A lesson from a source unexpected

Sunset Gold and Blue

A week back an occurrence took place to someone close to me while out with his young son.  Whilst walking past a local park, his son had spotted a group of 5 Asian children, similar in age, playing football.  Being a keen and enthusiastic football player my friend’s little boy had asked his permission to check out with the group of boys to see if they could allow him to join them and play. On consenting to this, he’d walked over to the group and asked them if they’d mind him joining them.  One of the boys from the group who appeared slightly older told him to hold off first whilst he checked with the rest of the group first.  The group appeared to go in to a sort of a secret ballot over this request before one of them returned and told him they’d decided not to have have him join in with them.  To this response, my friend’s little boy nodded his acceptance of their decision and thanked them anyway before walking away to rejoin his dad.

You might be wondering why this episode had a profound effect on my friend, the dad of this little boy.  It made him reflect how effortlessly his son in his innocence had simply accepted the decision of the other little ones not to have him join them in play. He didn’t push to be accepted nor complain that they’d turned him down. He simply accepted.

Well. Usually as adults especially, when we are met with rejection, the immediate reaction is often anger and the need to voice what we see as an injustice done to us by the other person(s).  In this instance, one might even have taken the rejection to be based along the lines of racial prejudice.  And the reasons for the other person(s) rejection might just as well be down to prejudice. Or in the situation of these little Asians boys, that they were about to pack up and leave the park.

Most of the times, I believe that rejection is simply a state of the mind of the individual(s) in that given moment and not in any way connected subjectively to the individual being rejected.  Even so, I like to believe that the rejection in one area is opening me up to be accessible to other areas that I need in that given moment. It is to my best mental health to hold that view than to allow negativity to fester in me.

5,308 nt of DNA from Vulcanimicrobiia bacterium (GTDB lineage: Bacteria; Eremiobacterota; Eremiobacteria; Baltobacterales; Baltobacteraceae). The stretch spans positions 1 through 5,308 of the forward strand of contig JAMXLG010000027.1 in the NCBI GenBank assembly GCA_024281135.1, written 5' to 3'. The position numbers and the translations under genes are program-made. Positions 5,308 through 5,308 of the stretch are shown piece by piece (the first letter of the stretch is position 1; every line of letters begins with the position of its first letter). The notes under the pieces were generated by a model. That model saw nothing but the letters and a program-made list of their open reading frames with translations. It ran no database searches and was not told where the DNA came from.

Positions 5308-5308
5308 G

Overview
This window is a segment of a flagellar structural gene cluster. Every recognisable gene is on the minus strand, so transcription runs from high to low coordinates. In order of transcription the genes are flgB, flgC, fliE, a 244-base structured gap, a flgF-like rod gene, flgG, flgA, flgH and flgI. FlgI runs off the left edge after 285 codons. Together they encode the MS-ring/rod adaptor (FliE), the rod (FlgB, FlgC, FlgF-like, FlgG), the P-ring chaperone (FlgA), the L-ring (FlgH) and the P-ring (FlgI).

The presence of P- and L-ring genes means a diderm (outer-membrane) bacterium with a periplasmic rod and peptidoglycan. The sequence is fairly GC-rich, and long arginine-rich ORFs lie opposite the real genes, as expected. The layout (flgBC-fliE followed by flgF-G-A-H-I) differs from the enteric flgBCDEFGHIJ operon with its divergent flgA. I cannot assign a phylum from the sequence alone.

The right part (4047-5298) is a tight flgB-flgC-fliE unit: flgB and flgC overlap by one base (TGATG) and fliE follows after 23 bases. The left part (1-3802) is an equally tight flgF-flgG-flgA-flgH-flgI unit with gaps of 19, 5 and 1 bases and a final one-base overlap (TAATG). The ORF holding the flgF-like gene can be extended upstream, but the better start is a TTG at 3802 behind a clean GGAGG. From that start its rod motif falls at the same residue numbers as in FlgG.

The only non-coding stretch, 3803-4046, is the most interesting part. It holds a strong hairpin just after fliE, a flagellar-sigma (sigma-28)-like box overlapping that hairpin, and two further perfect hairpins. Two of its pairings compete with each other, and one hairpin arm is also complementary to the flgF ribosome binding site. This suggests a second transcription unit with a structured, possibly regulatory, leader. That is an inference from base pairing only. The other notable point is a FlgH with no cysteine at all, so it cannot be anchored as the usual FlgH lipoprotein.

My friend’s son revived that lesson of acceptance. When one accepts a situation, they remove the weight of evoked anger, whilst they over analyse and stress the motives of an issue. They don’t necessary agree with the act or decision, they simply accept it is not their call to get worked up over it.



Is homelessness a choice misunderstood by society?

A discussion yesterday came up with my husband whilst we had our usual catch up on how his working shift had been. In his line of work, he deals with all sorts of persons, from all walks of life in general and with varying professionals or skills. I hope he can one day write a book of his travels of the inner city workings of us humans here in London. It would make quite enlightening thesis for those in the sociology sector of academia I suspect. My hubbie was quite saddened by the fact that he was observing the apparent social decline of a young couple. Puzzled as to why these young people seemed to be opting to live a life of being homeless wandererers when they could in his perception be able to attain jobs and a place of board. 

Well, true, there seems to be an increasing population of homeless persons on the streets of London. Most of these persons have psychiatric problems and those who are not usually end up ill both mentally and physically from the conditions of living on the streets having to lug all of their possessions up and down amidst taking turns to snatch sleep in various places not mention having to avoid being exploited.

From homeless persons on the London streets to the street children or persons on the Kampla streets or other city streets around the globe – there is one common theme. Society views such persons as homeless. Yet what if some of these persons chose to live a life of this kind as “a protest” to the alternative which society has defined as being the only way? After all if my take of home is as follows:-

Home is:

My roots
My identity/connection with a home, town, state and country
Family, (deceased and living).
A “safe haven” an escape
A burden
A tie
A place to always come back to
Where I have been happiest and saddest
Where I live, flourish and grow – not the places where I have just existed

So if the idea of ‘home’ represents security and safety for most people, its opposite is homelessness. But, homelessness signifies much more than simply being without physical or emotional refuge. How can we really explore the impact of homelessness unless we understand what home represents to us?